By Nicholas Larsen, International Banker
In light of the significant advancements that have been made recently in banking technology, it has become increasingly apparent that customers now place a sizeable premium on choosing solutions that ultimately help to make their lives easier. With that in mind, financial institutions all around the world now realise that they must effectively anticipate their customers’ needs if they are to not only maintain healthy banking relationships but also ensure customers are receiving the best possible banking experiences. It is largely thanks to having such objectives that the digital transformation being undertaken by Banco del Pacífico is proving so successful.
Of course, it should come as no surprise that such a transformation is enabling the Ecuadorian banking stalwart to scale new heights. When it comes to delivering cutting-edge solutions to the market, Banco del Pacífico has a long, illustrious history of being ahead of the curve, not just within the local market but throughout the wider Latin American region. Back in 1975, it was the first Ecuadorian bank to install a computer system with a network of five terminals, before being the first in all of South America to launch an automated teller machine (ATM) four years later. With innovation in its blood, therefore, the bank today continues to embrace the latest technological solutions in pursuit of delivering ever-higher levels of customer satisfaction.
Motivated by a changing world that is enabling tech-based tools to significantly boost the customer experience, as well as by the changing behavioural dynamics of the banking industry, Banco del Pacífico decided to embark on its digital transformation in 2017, before formally implementing it a year later as a key component of its Strategic Plan 2018-2022 (mainly through its creation of a new Innovation and Digital Transformation division). In so doing, it is the first bank to undertake such a project in Ecuador, thus giving it an at least two-year head start vis-à-vis the local banking competition. It also decided to commit to this overhaul at a time when the bank was enjoying its best-ever financial performance, indicative of an institution that refuses to rest on its laurels, one that strives to keep pushing forward to deliver the very best for its customers.
The transformation has already been distinctly characterised by not only groundbreaking digital innovation but a firm commitment towards ensuring that all customers are getting what they want from their banking experiences. In practical terms, this mainly means implementing an agile methodology that ensures teams of staff are able to focus on specific products and services as well as add functionalities at a breathless pace—faster than anyone in the local market or even in the entire LatAm (Latin American) region.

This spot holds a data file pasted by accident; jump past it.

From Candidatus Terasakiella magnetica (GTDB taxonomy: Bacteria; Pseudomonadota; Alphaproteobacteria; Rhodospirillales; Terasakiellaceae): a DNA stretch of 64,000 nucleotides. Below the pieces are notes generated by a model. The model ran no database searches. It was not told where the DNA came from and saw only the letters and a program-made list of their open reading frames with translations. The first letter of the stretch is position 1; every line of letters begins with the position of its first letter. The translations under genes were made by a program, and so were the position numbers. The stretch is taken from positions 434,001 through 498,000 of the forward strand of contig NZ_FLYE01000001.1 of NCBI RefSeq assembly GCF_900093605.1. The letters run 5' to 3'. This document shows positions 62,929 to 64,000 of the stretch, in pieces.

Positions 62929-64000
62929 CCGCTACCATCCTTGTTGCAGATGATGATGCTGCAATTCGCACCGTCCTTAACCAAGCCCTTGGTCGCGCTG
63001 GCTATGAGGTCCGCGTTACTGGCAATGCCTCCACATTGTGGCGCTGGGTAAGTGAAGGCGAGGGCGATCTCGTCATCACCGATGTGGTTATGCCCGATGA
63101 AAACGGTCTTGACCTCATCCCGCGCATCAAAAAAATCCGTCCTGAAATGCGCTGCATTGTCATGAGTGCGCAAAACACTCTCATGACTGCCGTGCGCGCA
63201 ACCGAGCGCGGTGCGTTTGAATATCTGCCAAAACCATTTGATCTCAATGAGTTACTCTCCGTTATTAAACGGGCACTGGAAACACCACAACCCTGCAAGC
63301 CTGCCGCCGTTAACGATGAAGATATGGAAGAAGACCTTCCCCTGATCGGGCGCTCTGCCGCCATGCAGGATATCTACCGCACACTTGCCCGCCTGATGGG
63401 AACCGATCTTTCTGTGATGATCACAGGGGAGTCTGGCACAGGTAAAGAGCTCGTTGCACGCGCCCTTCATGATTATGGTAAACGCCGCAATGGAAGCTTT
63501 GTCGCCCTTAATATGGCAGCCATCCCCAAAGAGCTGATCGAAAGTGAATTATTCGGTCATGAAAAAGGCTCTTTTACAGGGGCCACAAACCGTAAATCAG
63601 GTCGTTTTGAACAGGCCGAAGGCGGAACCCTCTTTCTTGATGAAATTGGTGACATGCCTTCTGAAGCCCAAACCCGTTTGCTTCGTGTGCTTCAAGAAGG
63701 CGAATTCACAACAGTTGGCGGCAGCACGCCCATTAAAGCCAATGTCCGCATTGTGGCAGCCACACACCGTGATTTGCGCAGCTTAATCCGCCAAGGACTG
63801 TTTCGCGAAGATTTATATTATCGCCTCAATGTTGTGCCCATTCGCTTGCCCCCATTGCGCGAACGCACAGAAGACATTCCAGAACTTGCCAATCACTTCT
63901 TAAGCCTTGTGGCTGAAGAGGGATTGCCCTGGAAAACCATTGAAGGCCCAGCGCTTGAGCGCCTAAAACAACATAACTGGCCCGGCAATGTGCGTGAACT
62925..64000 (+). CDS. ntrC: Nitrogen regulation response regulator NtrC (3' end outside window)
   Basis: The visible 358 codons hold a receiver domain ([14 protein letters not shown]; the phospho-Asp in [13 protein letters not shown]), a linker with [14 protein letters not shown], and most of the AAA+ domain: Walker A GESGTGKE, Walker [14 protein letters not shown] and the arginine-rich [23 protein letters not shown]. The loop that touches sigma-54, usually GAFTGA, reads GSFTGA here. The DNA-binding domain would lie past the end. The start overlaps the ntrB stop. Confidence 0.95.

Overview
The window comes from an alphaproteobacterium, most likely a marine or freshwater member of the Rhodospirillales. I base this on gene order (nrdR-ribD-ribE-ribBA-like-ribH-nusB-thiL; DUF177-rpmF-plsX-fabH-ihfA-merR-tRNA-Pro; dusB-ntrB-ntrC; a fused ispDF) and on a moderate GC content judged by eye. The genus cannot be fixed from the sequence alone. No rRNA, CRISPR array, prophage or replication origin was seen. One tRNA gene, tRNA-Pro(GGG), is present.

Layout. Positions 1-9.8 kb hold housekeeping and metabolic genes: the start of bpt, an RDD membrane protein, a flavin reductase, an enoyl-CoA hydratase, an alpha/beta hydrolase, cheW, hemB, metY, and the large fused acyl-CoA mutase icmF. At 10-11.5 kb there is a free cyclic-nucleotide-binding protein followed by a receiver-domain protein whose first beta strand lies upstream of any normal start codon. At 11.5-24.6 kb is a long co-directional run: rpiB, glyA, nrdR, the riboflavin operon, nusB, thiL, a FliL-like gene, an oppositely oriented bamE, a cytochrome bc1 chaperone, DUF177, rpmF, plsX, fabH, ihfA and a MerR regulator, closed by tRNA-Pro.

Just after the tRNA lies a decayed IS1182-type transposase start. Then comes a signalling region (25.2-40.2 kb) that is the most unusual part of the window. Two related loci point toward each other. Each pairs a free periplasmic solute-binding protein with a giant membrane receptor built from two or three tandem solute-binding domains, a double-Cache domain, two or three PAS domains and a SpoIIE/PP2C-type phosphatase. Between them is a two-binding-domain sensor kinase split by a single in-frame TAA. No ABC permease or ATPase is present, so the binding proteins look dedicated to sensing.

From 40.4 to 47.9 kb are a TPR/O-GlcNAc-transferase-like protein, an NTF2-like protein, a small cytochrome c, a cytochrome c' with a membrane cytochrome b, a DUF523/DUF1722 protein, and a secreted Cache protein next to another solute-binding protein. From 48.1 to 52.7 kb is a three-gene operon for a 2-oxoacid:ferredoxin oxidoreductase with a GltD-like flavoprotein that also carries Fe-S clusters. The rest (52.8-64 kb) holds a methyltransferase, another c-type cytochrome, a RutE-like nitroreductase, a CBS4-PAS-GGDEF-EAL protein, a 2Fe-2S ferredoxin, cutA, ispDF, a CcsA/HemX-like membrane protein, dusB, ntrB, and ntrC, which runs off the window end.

A range of cutting-edge technologies has already been utilised as part of the transformation. Data analytics, for instance, is being implemented to ensure that the bank knows with greater certainty what the next product purchase should be for each client based on his/her behaviours and preferences. Such analysis is leading to a significantly improved conversion rate from what customers are being offered by the bank to what they are accepting. On the AI (artificial intelligence) front, meanwhile, the bank’s virtual agent, Sophi, is helping serve customers through text via such popular channels as WhatsApp, Facebook, Twitter and the web as well as through Amazon’s Alexa and Google Assistant.
But while technology has undoubtedly been an important factor in this digital transformation thus far, a range of other factors that have been crucial in making the process a success—including ongoing research with users, reviewing processes, modelling experiences and prioritising business goals—should also be mentioned. With the customer principally in mind, the transformation certainly involves much communication with and feedback from customers when it comes to designing new digital offerings. Taking the first of those as an example, much research is conducted with users before a solution is given the go-ahead. The first phase of this process involves setting up the project and selecting the best team to validate the data. The minimal viable product (MVP) is then adjusted as appropriate before the solution is coded. Once the MVP is developed, a pilot is launched in order to gauge feedback from users. Adjustments are made based on this feedback, and then the final product is scaled and delivered to the bank’s entire customer base.
Putting the customer experience above all else can also be observed in the collaborative way in which Banco del Pacífico has approached this transformation. In recognition of the need to absorb ideas from far and wide in order to deliver the best, most innovative solutions to customers, the bank has already collaborated with two fintech companies. Despite those companies having distinctly different focuses and business models, cooperation was achieved, with the partnerships ultimately enabling the bank to maximally satisfy customers’ needs and wants.
But the principal way in which Banco del Pacífico has been able to so successfully anticipate customers’ needs has been through its consistently expanding range of stellar digital products and services. Perhaps this has been best exemplified by its new app, Mi Ahorro Cuenta, which enables customers to save money based on their own individual lifestyles. While traditional banks’ savings apps typically function based on some form of monthly savings rule, Mi Ahorro Cuenta includes seven additional rules that can be implemented in accordance with individual customers’ behaviours and preferences. For example, if a customer enjoys going to a coffee shop, she can set up a rule specifically based on that behaviour, thus allowing her to save money each time she visits. Or if a customer supports a particular football team, he can create a rule for whenever that team scores a goal, with the help of the app’s connection to ESPN´s API (application programming interface) to receive football results. And fitness enthusiasts can even set up a rule that allows them to save a specified amount whenever they complete a five- or ten-kilometre run.